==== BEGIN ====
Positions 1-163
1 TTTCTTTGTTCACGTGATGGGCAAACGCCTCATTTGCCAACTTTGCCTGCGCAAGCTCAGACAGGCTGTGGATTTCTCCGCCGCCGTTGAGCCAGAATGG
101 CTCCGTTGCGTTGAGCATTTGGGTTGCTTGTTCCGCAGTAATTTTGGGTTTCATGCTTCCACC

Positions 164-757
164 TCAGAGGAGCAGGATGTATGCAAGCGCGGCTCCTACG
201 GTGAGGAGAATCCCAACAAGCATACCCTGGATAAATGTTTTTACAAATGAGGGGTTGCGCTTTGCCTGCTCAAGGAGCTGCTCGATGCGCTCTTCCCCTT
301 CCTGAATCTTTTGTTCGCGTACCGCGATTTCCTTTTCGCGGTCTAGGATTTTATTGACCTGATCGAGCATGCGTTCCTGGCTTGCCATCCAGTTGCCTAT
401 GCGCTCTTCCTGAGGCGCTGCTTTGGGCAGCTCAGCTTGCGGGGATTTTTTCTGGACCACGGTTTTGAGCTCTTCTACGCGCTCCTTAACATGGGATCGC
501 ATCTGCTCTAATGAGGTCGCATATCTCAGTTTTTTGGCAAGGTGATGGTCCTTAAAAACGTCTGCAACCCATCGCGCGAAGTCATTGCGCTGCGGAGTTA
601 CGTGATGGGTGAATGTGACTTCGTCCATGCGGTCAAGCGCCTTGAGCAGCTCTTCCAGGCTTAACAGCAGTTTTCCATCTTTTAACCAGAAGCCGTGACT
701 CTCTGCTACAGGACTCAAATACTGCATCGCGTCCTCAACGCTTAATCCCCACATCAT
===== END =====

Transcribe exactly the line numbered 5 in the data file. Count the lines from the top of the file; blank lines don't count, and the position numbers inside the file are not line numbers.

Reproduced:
164 TCAGAGGAGCAGGATGTATGCAAGCGCGGCTCCTACG